Unfortunately, Derfner doesn’t expand on what good he thinks will come from the bodies of 93 murdered Norwegians. But we can offer an educated guess. Those on the left who use the arguments outlined above are seeking to demonize whole communities for the crimes of one murderous wing nut. While it is true that Breivik clearly identifies with the ideas of a number of right-wing thinkers, this does not mean that those thinkers are responsible for what happened in Oslo, anymore than Chomsky was responsible for 9/11. If there is any lesson to be drawn from what happened, it is that people must be held equally accountable for their crimes, no matter their ideology. The same rules must apply, whether you kill in the name of Allah or in the name of some absurd notion of an ethnically pure Europe. This act of terrorism should not be used for scoring political points. The debate surrounding the massacre in Norway is only just beginning. Let’s make sure it doesn’t drag us all down into the swamp of broad accusations and bad faith.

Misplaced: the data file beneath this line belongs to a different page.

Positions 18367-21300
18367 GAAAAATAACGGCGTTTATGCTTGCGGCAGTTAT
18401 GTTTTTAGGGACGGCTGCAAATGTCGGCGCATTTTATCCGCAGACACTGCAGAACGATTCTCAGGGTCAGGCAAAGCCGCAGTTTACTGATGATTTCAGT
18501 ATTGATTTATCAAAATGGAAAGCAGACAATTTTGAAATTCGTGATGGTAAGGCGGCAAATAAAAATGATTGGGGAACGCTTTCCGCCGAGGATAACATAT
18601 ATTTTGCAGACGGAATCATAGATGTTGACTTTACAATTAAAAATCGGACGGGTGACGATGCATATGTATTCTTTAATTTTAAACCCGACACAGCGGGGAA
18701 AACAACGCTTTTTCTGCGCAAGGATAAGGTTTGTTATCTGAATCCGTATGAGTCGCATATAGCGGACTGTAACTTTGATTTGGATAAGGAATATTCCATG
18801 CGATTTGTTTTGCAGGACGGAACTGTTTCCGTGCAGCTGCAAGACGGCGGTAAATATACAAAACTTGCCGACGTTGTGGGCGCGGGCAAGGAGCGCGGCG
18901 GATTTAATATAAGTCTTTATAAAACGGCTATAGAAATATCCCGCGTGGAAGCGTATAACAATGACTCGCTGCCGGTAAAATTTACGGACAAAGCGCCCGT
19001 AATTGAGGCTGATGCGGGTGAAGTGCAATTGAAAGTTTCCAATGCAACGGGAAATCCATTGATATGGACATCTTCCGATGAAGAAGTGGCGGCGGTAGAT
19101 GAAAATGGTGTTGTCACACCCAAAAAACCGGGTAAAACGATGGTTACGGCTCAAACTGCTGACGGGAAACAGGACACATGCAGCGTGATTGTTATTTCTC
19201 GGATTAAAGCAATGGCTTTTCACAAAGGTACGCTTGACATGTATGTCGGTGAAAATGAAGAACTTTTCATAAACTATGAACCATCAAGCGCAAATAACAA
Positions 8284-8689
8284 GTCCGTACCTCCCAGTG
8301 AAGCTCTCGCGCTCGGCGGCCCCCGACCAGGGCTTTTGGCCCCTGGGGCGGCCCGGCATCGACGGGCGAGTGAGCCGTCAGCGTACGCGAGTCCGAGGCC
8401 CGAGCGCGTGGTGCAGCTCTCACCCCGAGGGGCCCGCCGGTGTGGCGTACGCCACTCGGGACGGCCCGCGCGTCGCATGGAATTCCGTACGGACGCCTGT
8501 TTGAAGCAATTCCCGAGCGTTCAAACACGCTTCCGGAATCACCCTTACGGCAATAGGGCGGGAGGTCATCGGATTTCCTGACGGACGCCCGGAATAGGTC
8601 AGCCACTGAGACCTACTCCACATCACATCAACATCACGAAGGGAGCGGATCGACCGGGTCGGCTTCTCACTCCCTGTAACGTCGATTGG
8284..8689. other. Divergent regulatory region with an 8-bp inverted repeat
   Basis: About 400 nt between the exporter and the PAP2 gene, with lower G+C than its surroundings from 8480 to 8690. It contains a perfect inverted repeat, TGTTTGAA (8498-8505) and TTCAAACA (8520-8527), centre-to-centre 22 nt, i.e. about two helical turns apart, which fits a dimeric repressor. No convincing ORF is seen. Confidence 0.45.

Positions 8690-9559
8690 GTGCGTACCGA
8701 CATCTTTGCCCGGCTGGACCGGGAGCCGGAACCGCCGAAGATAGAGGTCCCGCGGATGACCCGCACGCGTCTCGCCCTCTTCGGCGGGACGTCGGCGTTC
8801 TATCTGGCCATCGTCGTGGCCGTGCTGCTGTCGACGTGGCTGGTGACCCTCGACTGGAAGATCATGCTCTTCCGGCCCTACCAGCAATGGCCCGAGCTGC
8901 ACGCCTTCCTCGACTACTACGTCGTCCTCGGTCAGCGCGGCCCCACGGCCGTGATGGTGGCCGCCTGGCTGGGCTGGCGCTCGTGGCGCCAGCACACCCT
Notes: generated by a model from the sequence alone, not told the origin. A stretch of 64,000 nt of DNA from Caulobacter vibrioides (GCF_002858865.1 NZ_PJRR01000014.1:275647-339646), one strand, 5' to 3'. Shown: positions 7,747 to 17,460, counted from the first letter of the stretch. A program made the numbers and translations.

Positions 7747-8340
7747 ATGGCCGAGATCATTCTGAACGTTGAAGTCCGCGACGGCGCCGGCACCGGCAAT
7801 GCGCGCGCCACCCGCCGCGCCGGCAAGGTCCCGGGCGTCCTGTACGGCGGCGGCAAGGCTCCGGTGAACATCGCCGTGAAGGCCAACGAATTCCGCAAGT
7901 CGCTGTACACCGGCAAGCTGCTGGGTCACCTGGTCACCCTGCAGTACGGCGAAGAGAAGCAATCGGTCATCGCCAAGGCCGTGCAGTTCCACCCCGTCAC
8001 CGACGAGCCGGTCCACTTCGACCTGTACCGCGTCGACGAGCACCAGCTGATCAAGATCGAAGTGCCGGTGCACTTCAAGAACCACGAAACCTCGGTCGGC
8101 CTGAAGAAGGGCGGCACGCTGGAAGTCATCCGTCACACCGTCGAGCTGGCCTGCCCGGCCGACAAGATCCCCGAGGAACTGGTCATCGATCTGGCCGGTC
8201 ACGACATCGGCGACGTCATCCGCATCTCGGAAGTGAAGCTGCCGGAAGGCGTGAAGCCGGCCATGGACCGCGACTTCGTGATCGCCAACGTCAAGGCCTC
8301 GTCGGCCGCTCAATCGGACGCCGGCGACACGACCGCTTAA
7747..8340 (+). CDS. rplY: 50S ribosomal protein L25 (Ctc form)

Alex Stein is a freelance writer whose work has appeared in the Guardian, The Jerusalem Post, Haaretz and The Jewish Chronicle. He blogs at